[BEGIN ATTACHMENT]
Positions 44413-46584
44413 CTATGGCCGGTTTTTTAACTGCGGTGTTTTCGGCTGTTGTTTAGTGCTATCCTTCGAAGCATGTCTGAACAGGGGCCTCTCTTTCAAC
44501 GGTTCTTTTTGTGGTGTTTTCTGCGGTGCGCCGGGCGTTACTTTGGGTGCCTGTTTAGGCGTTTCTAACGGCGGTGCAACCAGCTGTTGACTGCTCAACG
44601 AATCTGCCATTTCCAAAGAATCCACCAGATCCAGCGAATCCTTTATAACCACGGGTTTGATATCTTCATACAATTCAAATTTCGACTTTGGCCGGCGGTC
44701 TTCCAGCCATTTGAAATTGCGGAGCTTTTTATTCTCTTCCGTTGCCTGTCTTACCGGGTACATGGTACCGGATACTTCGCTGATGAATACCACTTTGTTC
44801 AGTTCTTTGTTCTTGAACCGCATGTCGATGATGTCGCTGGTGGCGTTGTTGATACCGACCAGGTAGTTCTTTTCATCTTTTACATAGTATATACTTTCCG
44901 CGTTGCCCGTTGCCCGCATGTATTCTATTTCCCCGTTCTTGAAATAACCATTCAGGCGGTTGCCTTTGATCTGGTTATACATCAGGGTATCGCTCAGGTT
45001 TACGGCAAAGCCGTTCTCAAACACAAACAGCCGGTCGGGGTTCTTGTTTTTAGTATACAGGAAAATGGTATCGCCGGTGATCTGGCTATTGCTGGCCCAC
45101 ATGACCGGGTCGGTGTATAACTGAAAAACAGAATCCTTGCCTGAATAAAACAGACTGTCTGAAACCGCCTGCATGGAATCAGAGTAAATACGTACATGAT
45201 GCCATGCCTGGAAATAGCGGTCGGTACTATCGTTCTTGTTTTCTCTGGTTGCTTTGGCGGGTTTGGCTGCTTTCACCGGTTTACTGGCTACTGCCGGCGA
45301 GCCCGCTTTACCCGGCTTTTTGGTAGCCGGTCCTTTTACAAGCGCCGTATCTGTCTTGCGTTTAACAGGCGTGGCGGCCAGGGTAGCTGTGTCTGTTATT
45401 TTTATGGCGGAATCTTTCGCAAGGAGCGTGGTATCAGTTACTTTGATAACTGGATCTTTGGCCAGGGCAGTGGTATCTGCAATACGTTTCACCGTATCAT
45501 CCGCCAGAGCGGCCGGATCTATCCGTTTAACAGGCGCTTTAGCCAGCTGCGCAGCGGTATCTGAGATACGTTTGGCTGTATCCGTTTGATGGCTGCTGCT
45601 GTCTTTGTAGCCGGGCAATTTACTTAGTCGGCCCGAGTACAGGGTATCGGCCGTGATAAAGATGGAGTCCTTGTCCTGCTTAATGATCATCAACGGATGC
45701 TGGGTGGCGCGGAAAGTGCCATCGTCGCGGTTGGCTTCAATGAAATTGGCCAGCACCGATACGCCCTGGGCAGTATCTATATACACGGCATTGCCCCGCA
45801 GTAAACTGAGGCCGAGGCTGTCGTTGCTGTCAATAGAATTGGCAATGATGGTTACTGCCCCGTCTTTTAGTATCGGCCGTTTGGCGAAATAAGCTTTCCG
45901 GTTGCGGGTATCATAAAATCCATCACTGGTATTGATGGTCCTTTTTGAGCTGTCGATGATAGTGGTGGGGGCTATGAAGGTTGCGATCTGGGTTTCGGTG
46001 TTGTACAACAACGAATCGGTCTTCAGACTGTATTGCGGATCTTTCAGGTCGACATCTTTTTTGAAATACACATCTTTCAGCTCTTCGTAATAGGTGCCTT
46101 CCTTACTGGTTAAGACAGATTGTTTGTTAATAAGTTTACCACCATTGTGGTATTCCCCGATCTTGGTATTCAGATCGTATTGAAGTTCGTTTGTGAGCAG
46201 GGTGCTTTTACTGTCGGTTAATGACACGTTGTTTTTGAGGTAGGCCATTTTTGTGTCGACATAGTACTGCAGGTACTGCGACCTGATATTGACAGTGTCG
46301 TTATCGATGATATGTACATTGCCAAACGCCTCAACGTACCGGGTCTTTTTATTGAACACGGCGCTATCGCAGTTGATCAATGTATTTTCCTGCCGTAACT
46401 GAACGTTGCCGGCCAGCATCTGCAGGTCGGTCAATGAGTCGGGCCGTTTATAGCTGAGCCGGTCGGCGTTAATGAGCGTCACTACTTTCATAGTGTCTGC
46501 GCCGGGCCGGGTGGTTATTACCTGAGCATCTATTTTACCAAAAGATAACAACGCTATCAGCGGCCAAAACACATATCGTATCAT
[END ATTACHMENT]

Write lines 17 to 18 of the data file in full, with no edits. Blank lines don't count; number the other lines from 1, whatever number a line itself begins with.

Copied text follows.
45901 GTTGCGGGTATCATAAAATCCATCACTGGTATTGATGGTCCTTTTTGAGCTGTCGATGATAGTGGTGGGGGCTATGAAGGTTGCGATCTGGGTTTCGGTG
46001 TTGTACAACAACGAATCGGTCTTCAGACTGTATTGCGGATCTTTCAGGTCGACATCTTTTTTGAAATACACATCTTTCAGCTCTTCGTAATAGGTGCCTT